Deformations caused by ocean waves, such as FGW, play a significant role in the stability of ice shelves and can potentially result in their fragmentation or trigger calving events (Collins et al., 2015; Liu and Mollo-Christensen, 1988). However, direct observation of the dispersion of the FGW is limited in previous studies (e.g., Sutherland and Rabault, 2016). In this study, we successfully obtained clear records of the FGW. The dispersion of FGW can be used to estimate thickness of the ice plate, which is of significant importance, especially in situations where ice thickness determination is not well resolved, as commonly encountered on ice shelves. Therefore, the accurate recording of FGW on DAS provides a valuable means for inferring both the ice shelf thickness and Young's modulus. In cracked ice plates, it is commonly observed that the strength usually decreases compared to the individual grains, which is typically around 12 GPa. This suggests that the thickness of the grain boundaries could potentially be estimated using the effective modulus (Wang et al., 2008). Renshaw et al. (2020) also reported that Young's modulus initially is around 9.5 GPa but starts to decrease once the ice is compressed uniaxially and saturates at about 8.5 GPa along the loading direction and 7 GPa along two other directions perpendicular to the loading direction. In our case, the presence of the AGE resulted in severe fracturing of the ice plate near the AirGun floating platform (Fig. 1). The dispersion curves of FGW for the inner circle corroborate our speculation (Fig. S11 in the Supplement), which also provides an explanation for the observed lower phase velocity of FGW around 10 Hz in Fig. 3c. The dispersion curve of FGW obtained from the hammer signal (red triangle in Fig. 1) also reveals a smaller Young's modulus (Fig. S12 in the Supplement). While our experiment was conducted over a 3 d period on a frozen lake spanning a few hundred meters, we acknowledged its limitations in terms of duration and spatial coverage. However, it is possible to monitor the temporal variations in Young's modulus or thickness of the ice shelf plate with longer continuous observations. Additionally, deploying a longer DAS cable holds the potential to capture the attenuation effect of the ice plate, as highlighted by previous studies (e.g., Yang and Yates, 1995). This would not only enhance our understanding of wave propagation characteristics but also provide valuable insights into the dynamic changes occurring within the ice plate and its response to environmental changes.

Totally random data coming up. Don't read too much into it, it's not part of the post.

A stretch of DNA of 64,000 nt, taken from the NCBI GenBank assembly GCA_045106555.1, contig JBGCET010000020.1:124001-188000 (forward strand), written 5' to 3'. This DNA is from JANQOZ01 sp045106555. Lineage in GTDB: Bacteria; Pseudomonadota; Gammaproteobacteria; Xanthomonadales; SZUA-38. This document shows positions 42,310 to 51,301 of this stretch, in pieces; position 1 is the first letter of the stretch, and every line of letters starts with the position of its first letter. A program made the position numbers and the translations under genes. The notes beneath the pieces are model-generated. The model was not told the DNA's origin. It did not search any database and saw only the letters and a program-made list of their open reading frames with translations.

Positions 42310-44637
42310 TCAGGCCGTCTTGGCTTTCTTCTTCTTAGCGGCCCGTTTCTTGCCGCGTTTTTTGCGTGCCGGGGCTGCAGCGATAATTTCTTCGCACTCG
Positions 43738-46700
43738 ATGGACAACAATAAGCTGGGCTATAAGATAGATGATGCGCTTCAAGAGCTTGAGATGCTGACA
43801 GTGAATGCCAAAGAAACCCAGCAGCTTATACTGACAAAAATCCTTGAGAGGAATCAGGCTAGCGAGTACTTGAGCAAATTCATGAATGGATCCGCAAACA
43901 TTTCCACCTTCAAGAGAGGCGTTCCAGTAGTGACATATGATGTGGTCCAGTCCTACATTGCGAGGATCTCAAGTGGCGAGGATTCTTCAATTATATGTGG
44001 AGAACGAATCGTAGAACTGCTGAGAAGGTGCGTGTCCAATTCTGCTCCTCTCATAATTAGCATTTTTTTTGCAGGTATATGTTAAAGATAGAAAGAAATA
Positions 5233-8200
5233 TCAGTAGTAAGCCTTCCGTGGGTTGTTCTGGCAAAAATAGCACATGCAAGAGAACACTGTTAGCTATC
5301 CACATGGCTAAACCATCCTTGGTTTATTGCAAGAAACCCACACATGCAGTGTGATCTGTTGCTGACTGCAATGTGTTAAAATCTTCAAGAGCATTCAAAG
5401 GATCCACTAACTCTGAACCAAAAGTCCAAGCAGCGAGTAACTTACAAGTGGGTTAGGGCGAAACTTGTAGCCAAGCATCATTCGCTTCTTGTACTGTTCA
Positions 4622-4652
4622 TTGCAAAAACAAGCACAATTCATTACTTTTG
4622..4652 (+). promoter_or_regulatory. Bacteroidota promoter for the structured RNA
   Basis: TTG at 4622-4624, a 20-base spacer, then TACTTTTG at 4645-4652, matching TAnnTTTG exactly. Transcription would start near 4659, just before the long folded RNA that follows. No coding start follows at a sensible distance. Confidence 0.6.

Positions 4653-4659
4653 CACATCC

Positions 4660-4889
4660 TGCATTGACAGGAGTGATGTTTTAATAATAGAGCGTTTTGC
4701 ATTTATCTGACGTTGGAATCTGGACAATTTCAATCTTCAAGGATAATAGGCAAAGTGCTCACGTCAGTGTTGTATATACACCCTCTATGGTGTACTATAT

Previous studies have shown that FGW has the potential to induce icequakes on ice shelves. The interaction between ocean waves and the ice shelf can lead to dynamic stress and strain variations, which can trigger seismic activities such as icequakes. Studies such as Chen et al. (2019) have shown that icequakes exhibit spatial and seasonal correlations with ocean gravity waves. This association between icequakes and ocean waves suggests that the interaction between the two can have significant implications for the stability and integrity of ice shelves (Zhao et al., 2019). The energy transferred from the ocean waves to the ice shelf through processes like flexure and wave-induced vibrations can contribute to the fracturing and weakening of the ice, ultimately increasing the risk of ice shelf disintegration. Olinger et al. (2019) found thermal and tidal stresses are important in generating icequakes on the ice shelf. In our experiment, we observed that the number of icequakes did not show a significant change after the AGE (Fig. S13 in the Supplement). This suggests that there may not be a strong correlation between the airgun shot or FGW and the occurrence of icequakes. It is important to note that the absence of a clear correlation in our experiment does not necessarily rule out the possibility of interactions between icequakes and these external factors in other contexts or under different conditions. We even observed a slight decrease in the number of icequakes after the AGE, which could be attributed to the reduced detection capability caused by strong AGE coda. This discrepancy highlights the potential structural difference between the ice plate on a frozen lake and a real ice shelf. It emphasizes the importance of conducting more on-site seismic observations on real ice shelves to gain a deeper understanding of their dynamics and behavior. Future studies incorporating comprehensive field observations on actual ice shelves will provide valuable insights into the response and behavior of icequakes, leading to a better understanding of the factors influencing icequake occurrence and the potential impacts on ice shelf stability. Moreover, a DAS array on the seafloor is necessary to monitor the ocean wave and study the response of the ice shelf to the ocean waves (Lindsey et al., 2019).